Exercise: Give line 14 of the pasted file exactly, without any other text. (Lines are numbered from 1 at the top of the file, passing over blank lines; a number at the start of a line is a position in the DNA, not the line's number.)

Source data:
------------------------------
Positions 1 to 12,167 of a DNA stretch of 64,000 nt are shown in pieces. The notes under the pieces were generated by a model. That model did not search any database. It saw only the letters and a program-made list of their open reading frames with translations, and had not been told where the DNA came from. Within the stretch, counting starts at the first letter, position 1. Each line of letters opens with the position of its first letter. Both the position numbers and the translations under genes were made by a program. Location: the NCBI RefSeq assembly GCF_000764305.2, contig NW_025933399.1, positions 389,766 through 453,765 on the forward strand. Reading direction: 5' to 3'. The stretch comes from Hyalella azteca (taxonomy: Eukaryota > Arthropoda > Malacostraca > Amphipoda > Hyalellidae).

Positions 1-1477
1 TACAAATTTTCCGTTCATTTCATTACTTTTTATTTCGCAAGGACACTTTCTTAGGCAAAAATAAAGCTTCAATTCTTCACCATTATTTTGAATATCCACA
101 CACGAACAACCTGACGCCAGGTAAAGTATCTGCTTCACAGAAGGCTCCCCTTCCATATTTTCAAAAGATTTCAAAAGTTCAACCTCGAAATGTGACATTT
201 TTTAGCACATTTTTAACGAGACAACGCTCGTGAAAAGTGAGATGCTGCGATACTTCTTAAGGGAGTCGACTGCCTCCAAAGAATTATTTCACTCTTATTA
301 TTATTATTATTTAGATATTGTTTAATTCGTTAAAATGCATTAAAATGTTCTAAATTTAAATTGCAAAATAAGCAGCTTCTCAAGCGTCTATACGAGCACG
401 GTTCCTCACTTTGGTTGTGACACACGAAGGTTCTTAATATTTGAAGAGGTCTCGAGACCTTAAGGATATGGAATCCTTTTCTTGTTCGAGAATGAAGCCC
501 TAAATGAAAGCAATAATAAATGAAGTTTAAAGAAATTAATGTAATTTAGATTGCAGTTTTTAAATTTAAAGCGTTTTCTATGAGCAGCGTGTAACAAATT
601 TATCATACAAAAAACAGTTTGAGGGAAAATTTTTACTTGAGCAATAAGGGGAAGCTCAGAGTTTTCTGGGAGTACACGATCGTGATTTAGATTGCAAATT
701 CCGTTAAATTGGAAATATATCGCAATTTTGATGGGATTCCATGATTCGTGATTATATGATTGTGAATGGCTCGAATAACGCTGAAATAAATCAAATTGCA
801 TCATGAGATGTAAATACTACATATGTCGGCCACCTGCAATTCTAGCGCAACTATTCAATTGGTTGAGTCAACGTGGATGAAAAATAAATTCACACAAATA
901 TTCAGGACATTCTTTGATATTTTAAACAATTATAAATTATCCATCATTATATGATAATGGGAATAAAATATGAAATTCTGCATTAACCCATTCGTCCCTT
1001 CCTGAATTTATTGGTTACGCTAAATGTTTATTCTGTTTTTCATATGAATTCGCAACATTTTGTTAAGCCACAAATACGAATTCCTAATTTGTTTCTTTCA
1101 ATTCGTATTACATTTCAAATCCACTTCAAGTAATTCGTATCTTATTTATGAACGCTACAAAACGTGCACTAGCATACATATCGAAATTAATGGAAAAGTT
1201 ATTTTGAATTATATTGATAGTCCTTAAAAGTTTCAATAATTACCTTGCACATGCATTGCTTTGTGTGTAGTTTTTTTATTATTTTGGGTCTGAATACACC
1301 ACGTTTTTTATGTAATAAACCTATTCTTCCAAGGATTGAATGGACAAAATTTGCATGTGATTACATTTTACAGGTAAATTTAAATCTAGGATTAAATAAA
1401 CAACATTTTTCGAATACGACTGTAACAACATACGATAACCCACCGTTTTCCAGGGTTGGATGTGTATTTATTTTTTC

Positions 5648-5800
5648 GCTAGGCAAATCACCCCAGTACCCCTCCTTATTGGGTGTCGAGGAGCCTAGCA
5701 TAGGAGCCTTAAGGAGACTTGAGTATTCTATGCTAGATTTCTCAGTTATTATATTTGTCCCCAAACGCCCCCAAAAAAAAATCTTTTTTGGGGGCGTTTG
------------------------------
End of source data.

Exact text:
1101 ATTCGTATTACATTTCAAATCCACTTCAAGTAATTCGTATCTTATTTATGAACGCTACAAAACGTGCACTAGCATACATATCGAAATTAATGGAAAAGTT